Wild Berry Mojito


A berry twist on this traditional Cuban cocktail brings a fresh perspective and taste to this classic drink.

Wild Berry Mojito

Ingredients:

1-1/2 oz. Bacardi Light Rum
3-4 each of fresh blackberries, blueberries and red raspberries
8-12 fresh mint leaves
juice of one lime
1 oz. simple syrup
soda water
mint sprig for garnish

Directions:

In a 12-oz. highball glass, muddle mint, simple syrup, wild berries and lime juice.

Fill glass with crushed ice — it is very important to use crushed ice, not cubed — then add rum.

Stir well until the ice is reduced by 1/3, then top with more crushed ice, stirring until the glass begins to frost on the outside.

Spritz with soda water and stir one last time to incorporate.

Garnish with a sprig of fresh mint that has been dusted with powdered sugar and two long straws to avoid tickling your nose with the garnish.

Tips: To muddle the mint against the bottom of the glass, use just enough pressure with your muddler to release the oils from the mint without tearing it. The back surface of a wooden spoon will serve as a muddler stand-in if needed. Use a lime squeezer to fully extract the lime’s juice. To make simple syrup, dissolve an equal amount of granulated sugar in boiling water and then allow syrup to cool. Store in a clean bottle in a cool place.

Recipe courtesy of Tony Abou-Ganim, www.themodernmixologist.com

(Via Fine Living)

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Foods To Calm You Down


According to Yahoo! Food, the common treats that we usually turn to for comfort, acutally make us feel worse. Instead of calming our nerves, many of them ultimately make us feel worse.

Want to take refuge in that pint of ice cream? Think again. Sweets are insidious: After the initial rush, the body’s insulin response kicks in, causing a sudden blood sugar drop that triggers the release of stress hormones. Soon you’re feeling more jangled than you were before you inhaled that whole container of Phish Food.

Don’t despair, true comfort foods exist. Try some of these:

1. Berries, any berries
Eat them one by one instead of M&Ms when the pressure’s on. For those tough times when tension tightens your jaw, try rolling a frozen berry around in your mouth. And then another, and another. Since the carbs in berries turn to sugar very slowly, you won’t have a blood sugar crash. The bonus: They’re a good source of vitamin C, which helps fight a jump in the stress hormone cortisol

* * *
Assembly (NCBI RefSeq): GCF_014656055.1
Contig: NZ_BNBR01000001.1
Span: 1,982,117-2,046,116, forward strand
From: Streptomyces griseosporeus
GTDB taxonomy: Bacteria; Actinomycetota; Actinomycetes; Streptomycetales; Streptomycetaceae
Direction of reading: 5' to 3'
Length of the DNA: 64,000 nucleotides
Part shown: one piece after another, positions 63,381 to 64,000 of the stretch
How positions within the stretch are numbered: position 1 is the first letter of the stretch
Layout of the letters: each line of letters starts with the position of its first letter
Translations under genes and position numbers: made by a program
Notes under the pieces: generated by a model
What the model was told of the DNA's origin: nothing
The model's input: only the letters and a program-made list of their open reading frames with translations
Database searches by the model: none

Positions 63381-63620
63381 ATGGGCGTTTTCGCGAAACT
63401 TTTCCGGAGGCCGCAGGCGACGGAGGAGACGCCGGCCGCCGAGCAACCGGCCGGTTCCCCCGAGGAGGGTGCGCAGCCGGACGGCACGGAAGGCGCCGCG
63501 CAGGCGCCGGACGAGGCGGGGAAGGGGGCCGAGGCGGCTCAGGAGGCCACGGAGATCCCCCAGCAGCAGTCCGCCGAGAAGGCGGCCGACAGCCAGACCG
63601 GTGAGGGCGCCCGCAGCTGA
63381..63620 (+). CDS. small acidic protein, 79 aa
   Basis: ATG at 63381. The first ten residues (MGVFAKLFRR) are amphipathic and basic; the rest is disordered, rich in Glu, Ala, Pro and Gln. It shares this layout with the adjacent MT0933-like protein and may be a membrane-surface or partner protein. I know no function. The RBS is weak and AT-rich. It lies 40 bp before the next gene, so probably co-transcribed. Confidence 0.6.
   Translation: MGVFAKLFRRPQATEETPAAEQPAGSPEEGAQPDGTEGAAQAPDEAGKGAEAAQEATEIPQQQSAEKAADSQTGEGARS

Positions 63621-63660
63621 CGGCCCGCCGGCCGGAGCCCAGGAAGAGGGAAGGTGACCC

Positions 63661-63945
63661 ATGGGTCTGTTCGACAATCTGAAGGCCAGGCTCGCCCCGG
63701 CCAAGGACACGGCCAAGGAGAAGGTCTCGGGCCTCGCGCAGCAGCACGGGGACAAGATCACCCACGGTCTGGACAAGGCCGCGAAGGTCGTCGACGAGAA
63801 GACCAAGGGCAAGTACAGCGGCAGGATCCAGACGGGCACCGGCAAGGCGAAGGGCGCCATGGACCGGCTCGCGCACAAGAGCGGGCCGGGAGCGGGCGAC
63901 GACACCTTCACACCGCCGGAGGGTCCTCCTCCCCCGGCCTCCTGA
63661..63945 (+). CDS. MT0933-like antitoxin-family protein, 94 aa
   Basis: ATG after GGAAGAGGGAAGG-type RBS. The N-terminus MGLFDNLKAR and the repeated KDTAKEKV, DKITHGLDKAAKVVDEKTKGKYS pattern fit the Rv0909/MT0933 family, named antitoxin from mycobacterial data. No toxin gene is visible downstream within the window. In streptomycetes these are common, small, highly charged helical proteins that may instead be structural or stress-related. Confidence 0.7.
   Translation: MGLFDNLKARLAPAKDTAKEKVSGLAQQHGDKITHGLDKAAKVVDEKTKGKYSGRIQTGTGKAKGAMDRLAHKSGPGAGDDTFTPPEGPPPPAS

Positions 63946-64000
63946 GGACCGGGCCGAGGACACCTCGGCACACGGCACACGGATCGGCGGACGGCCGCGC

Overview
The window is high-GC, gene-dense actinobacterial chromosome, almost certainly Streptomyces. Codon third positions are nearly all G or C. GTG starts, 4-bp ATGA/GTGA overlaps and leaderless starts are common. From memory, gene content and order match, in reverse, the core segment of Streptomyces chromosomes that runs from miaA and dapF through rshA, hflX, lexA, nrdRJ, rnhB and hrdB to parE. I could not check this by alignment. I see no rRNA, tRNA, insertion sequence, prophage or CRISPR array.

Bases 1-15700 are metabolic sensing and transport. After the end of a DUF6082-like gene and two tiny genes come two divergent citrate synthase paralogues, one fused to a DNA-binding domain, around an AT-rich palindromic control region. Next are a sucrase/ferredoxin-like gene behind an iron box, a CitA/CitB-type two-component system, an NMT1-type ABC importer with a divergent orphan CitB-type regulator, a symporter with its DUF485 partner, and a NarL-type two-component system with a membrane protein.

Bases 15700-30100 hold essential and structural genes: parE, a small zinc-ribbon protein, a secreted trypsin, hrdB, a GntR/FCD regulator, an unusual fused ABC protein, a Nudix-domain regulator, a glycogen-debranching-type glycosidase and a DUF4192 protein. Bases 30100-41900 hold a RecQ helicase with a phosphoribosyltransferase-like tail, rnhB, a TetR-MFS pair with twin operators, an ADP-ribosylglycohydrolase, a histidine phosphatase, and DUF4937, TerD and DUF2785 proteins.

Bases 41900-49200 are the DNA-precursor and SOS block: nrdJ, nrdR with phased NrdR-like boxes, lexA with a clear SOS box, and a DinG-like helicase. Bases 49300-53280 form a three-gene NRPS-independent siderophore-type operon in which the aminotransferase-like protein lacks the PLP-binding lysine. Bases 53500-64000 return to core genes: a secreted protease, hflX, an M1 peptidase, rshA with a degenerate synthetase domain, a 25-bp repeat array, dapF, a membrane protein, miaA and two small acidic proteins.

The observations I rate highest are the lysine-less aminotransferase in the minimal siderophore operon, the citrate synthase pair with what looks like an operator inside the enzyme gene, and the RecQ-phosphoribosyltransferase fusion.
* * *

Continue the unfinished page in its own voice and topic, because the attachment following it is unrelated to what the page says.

2. Guacamole
If you’re craving something creamy, look no further. Avocados are loaded with B vitamins, which stress quickly depletes and which your body needs to maintain nerves and brain cells. Plus their creaminess comes from healthy fat. Scoop up the stuff with whole-grain baked chips-crunching keeps you from gritting your teeth.

3. Mixed nuts
Just an ounce will help replace those stress-depleted Bs (walnuts), give you a whopping amount of zinc (Brazil nuts)-it’s also drained by high anxiety-and boost your E (almonds), which helps fight cellular damage linked to chronic stress. Buy nuts in the shell and think of it as multi-tasking: With every squeeze of the nutcracker, you’re releasing a little bit of tension.

4. Oranges
People who take a 1,000 mg of C before giving a speech have lower levels of cortisol and lower blood pressure than those who don’t. So lean back, take a deep breath, and concentrate on peeling a large orange. The 5-minute mindfulness break will ease your mind and you’ll get a bunch of C as well.

5. Asparagus
Each tender stalk is a source of folic acid, a natural mood-lightener. Dip the spears in fat-free yogurt or sour cream for a hit of calcium with each bite.

6. Chai tea
A warm drink is a super soother, and curling up with a cup of aromatic decaf chai tea (Tazo makes ready-to-brew bags) can make the whole evil day go away.

7. Dark chocolate
Okay, there’s nothing in it that relieves stress, but when only chocolate will do, reach for the dark, sultry kind that’s at least 70% cocoa. You figure if the antioxidant flavonoids in it are potent enough to fight cancer and heart disease, they’ve got to be able to temper tension’s effects.

(Via Yahoo! Food)